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The subscription-based business model is here to stay, but unless you can hold on to your subscribers, you may find yourself without much of a business at all
Whether or not you realize it, the way we buy and consume products and services has changed in a significant way. Don’t think so? Your friends at Netflix, Spotify, Blue Apron, and Dollar Shave Club beg to differ.
The subscription-based business model favored by these companies and many others are quickly replacing traditional commerce as we know it, and the industry is booming. The market has grown by over 100% per year, rising from $57 million in sales in 2011 to a whopping $2.6 billion in 2016.
Subscription-based services are more prevalent in sectors such as baby and toddler, pet care, fashion, meal kits, TV and movies, spirits, and even oral care.
If you stop and think about it, you’ll be hard-pressed to find any industry that couldn’t effectively transition to or at least incorporate a subscription-based business model.
Take a piano, for example. It’s not likely that you could sell anyone on a subscription service that delivers a new piano to your customers’ doorstep every month, but you could incorporate a service that offers free online piano lessons for a flat monthly fee.
As “out there” as that concept may sound, you can continue selling a product while simultaneously selling a digital subscription service, just like Fender has by offering access to guitar lessons for just $9.99 per month.
Subscription-based business models will continue into the future, but let’s be clear – there are harsh realities that coincide with this budding business trend. As foolproof as it may seem on the surface, the subscription model is highly susceptible to customer turnover.
According to a study by McKinsey & Company, about 40% of subscribers eventually choose to cancel their subscriptions, with one-third ducking out after just three months and a little over half continuing on for six months.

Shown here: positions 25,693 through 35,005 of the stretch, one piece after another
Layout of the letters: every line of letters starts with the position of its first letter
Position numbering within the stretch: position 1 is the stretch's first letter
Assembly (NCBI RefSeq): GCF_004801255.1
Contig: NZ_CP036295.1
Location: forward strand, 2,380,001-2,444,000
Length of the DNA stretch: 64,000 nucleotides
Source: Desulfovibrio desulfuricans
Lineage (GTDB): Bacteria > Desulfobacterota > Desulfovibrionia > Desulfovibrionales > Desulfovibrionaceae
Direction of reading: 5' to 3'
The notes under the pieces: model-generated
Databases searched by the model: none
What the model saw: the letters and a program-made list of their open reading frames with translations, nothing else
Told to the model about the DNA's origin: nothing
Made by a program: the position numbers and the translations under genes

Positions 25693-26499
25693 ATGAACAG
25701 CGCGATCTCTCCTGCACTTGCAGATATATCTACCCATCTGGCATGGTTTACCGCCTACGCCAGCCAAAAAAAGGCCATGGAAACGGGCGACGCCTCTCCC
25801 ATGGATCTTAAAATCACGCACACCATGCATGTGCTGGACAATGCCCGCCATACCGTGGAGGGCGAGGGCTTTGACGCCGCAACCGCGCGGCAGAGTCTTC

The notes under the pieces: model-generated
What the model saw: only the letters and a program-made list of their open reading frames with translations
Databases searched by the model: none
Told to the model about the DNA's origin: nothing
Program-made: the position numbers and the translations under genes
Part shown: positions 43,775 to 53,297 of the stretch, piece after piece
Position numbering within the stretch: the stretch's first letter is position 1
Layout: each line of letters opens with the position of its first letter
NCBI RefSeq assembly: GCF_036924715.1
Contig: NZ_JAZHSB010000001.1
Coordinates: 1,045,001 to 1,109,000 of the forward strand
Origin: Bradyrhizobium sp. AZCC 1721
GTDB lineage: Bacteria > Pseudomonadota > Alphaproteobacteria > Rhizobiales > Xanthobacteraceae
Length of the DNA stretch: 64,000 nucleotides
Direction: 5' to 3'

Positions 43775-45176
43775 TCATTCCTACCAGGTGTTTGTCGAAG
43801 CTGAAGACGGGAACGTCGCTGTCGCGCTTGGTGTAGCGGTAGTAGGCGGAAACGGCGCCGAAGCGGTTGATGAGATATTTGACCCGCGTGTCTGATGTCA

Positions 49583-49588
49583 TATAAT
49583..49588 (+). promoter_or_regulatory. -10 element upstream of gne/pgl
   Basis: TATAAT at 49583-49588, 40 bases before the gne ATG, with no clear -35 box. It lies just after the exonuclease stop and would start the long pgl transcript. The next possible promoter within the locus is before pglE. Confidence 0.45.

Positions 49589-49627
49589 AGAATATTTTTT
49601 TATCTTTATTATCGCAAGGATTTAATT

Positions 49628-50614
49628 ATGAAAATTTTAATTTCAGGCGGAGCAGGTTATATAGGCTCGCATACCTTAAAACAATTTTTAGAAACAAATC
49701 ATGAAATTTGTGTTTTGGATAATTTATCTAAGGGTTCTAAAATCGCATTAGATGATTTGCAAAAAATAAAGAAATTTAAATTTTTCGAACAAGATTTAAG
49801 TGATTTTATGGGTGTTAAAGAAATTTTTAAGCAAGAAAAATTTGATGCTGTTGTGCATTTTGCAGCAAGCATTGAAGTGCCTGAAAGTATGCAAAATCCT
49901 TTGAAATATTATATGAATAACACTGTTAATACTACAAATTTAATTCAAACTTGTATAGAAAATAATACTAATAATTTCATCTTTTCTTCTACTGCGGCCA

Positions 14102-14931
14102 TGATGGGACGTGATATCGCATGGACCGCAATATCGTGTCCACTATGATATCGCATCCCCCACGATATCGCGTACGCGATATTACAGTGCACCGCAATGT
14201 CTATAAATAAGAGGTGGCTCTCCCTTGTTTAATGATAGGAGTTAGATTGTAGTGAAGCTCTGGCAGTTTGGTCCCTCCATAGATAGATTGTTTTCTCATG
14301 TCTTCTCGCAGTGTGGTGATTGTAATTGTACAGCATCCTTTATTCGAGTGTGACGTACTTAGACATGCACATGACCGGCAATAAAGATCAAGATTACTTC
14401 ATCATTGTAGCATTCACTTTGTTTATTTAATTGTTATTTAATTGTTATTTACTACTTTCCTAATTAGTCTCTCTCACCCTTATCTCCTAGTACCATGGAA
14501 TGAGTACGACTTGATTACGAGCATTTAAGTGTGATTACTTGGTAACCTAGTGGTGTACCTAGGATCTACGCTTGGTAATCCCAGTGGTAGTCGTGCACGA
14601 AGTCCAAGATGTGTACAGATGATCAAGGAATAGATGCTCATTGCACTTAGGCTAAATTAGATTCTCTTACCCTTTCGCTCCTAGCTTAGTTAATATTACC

Why is there such a high potential for churn? Because canceling a subscription is easy, and customers can do it quickly and guilt-free. That’s why it’s crucial to build relationships and create an authentic experience for every single subscriber.
Direct mail is often considered an efficient customer-acquisition tool by subscription-based companies, and while the effectiveness of that strategy should not be discounted, direct mail can and should also be used as a tool for retention and reactivation.
Direct mail as a subscriber-retention tool
Unless you use various communication channels to increase and maintain customer satisfaction, the money you spent on acquisition will be as good as gone after just a few months.
Sure, digital strategies should be employed as a means of holding on to your customer base, but to help recoup the money spent on customer acquisition, direct mail should also be used and triggered during pivotal lifecycle phases for subscribers.
For example, when someone signs up and completes a purchase, a mailer with personalized new customer information, including a referral code or discount for recurring purchases, should be automatically triggered. You can even create highly customized experiences with the use of personalized URLs and corresponding website copy to help make customers feel appreciated and connected with your brand.
By triggering direct mail during various phases of a customer’s lifecycle, you will maintain relationships and consistently engage with subscribers. The goal is to keep your customer base feeling well cared for, instead of being marketed to only when the threat of leaving arises.
Direct mail as a subscriber-reactivation tool
There will always be customer loss, even when employing the best retention strategies. Customers may choose to unsubscribe for myriad reasons, but the odds of reactivation are greatly increased with timely and relevant communication.
If a subscriber decides to unsubscribe, there should be another automatic direct-mail trigger in place. Not only will a timely postcard or mailer with a reactivation offer incentivize the customer to re-up their subscription, it will allow you to re-engage with the customer.
To take it a step further, marketers can design different direct-mail triggers to address the various reasons that a customer may decide to leave. For example, if someone unsubscribes due to a poor experience with your company, you can create an automatic trigger that deploys a postcard with a humbling message and an enticing offer to remedy the situation.
In any scenario, when it comes to sustaining a subscription-based business model, preserving relationships and helping customers feel engaged and recognized with your brand are crucial to long-term success.
Need help building and maintaining your customer base for your subscription-based business? Drop us a line.